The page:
To make a long story short, if you're hunting for your ideal iris fragrance, you might want to re-read some of the many, many previous Now Smell This posts tagged "iris," but if you're in the mood for an accessible new "fleurmand" for fall, La Vie Est Belle is well worth a try.

Lancôme La Vie Est Belle is available as 30 ml ($55), 50 ml ($75), and 75 ml ($95) Eau de Parfum.

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59 Comments

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  1. APassionateJourney says:

    This is the twin sister to FLOWERBOMB! I do want a 1.0 of this cause that bottle is beautiful but FLOWERBOMB is my little sisters Sig scent and they smell 100% identical

    • Jessica says:

      Journey, I found it much less sweet than Flowerbomb, which I just can’t wear… but I do agree that they are ‘related’!

  2. AnnS says:

    My fav sweet, wearable patchouli is Jessica Simpson Fancy Nights. No florals, but I don’t normally like my florals sugary. I’ll test this, but I don’t expect my nose to be engaged. As far as Lancome goes, I am anxiously wondering whether or not they will release the special LE of Mille et Une Roses that’s already in release at Selfridges in the USA at holiday time? Any word on that? Now that’s big news from Lancome as far as I’m concerned…..

    • ooh i 2nd that notion – that would be great news!

    • Jessica says:

      Ann, I did like Mille et Une Roses, but I don’t have the latest word on this. Will keep my ears open!

  3. katiebisme says:

    I’ve never found a Lancome scent that I adore. Then again, I’m very fickle, I will try a sample of something, love it, buy a bottle and then the 3rd time I wear it HATE it. Sigh. Now I only buy decants that will last 2 or 3 wearings, and if I love it, I’ll buy another decant. Just in case.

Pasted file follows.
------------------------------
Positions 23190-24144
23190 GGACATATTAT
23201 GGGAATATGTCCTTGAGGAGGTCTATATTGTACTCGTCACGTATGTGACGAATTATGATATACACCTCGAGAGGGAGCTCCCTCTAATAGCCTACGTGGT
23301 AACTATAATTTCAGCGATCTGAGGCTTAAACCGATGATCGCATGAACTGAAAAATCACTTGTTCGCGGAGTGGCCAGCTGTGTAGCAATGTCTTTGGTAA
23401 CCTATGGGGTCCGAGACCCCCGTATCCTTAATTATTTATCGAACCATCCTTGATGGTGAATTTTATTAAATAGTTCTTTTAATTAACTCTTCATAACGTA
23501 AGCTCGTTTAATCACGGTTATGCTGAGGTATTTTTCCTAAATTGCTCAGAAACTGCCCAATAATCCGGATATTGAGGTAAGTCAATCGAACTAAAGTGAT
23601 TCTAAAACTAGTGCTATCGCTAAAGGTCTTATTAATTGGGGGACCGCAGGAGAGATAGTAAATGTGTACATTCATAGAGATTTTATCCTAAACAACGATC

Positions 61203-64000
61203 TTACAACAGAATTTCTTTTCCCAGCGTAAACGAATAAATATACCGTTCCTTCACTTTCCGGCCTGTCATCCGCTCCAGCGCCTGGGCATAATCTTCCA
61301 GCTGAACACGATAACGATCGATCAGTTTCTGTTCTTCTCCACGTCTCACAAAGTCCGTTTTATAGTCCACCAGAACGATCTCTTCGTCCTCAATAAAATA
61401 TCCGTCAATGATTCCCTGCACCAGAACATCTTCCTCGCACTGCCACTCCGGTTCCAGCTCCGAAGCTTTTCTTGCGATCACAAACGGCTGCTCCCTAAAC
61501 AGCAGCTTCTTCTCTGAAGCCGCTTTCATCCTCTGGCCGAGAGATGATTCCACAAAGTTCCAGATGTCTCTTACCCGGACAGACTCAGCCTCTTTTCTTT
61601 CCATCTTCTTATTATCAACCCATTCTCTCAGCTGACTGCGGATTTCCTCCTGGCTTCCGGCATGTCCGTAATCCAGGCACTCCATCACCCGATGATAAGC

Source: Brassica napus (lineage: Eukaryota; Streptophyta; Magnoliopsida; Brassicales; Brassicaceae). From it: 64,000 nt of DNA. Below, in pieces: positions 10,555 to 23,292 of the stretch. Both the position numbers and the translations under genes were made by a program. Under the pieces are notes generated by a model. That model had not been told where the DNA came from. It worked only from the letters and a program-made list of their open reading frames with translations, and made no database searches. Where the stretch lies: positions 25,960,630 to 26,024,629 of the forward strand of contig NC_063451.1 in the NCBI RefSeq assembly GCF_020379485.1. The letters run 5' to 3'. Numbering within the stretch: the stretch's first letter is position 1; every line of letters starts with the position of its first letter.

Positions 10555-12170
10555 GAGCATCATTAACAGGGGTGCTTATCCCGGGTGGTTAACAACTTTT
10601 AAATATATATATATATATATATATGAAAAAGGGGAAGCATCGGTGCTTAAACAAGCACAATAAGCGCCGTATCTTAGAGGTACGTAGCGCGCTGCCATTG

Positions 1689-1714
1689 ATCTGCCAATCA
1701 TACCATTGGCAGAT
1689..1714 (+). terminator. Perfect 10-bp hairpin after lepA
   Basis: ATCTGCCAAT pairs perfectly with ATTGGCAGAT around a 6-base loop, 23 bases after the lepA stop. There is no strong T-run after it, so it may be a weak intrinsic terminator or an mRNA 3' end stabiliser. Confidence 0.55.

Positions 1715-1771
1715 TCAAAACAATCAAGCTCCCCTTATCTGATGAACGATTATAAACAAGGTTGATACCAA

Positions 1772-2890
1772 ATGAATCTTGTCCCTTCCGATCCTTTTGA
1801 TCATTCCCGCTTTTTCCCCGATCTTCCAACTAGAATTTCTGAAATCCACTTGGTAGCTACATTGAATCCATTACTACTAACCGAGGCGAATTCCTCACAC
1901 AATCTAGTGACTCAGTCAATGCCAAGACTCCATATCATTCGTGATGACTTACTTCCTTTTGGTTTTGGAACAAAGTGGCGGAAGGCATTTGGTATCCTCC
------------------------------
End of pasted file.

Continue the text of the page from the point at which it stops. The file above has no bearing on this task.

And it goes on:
• Jessica says:

      Katie, I admire your restraint. Nothing wrong with that!

  4. antonpan says:

    Strange that author didn’t mention that La Vie is almost a full copy of Flowerbomb…

    • Jessica says:

      That’s because the author would have had to mention Calvin Klein Euphoria and Bond no. 9 Nuits de NoHo and La Prairie Silver Rain and EL Pleasures Delight and all the other children of Angel…!

      Seriously, though, I found it less cloyingly sweet then Flowerbomb.

  5. lydiadrama says:

    Spitting image of Angel

    • Lindaloo says:

      Indeed. Sampled this yesterday and am glad I only sprayed it on a card. First hour or two, Angel, Angel, Angel, then a flat powdery stage and later back to Angel, or as Jessica brilliantly suggests “Angel with Botox and a blowout.”
      I’m willing to believe there are differences, but I was too overwhelmed to perceive them.

      • Jessica says:

        I still think Angel has more wonderful-weird personality… La Vie en Belle includes many of the same notes, but it feels more polite and more “groomed.” I’d never wear Angel in an office situation or in hot weather, but La Vie could work for the office — spritzed lightly — and I’ve tested it on a hot day or two without feeling overwhelmed — again, just a spritz or two.

      • candeeKis says:

        This fragrance in NO WAY resembles Angel. They are not even remotely close. Angel is my signature fragrance and that’s what I wear 90% of the time. After I ordered la Vie Et Belle I was a little worried they would be too similar (after reading these reviews) but luckily they aren’t even close. If I could compare it to any fragrance, I would say it reminds me of Tresor. I’m perplexed that anyone would think they smell anything alike. It’s a lovely fragrance all in its own category.

  6. annemarie says:

    This is probably much too sweet for me, especially if it resembles Flowerbomb, but I’ll give it a go. It may be pitched at a slightly more mature customer than Flowerbomb? It sounds like Lancome hopes it will become a signature scent for a lot of people, but of course the younger consumer tends to be fickle.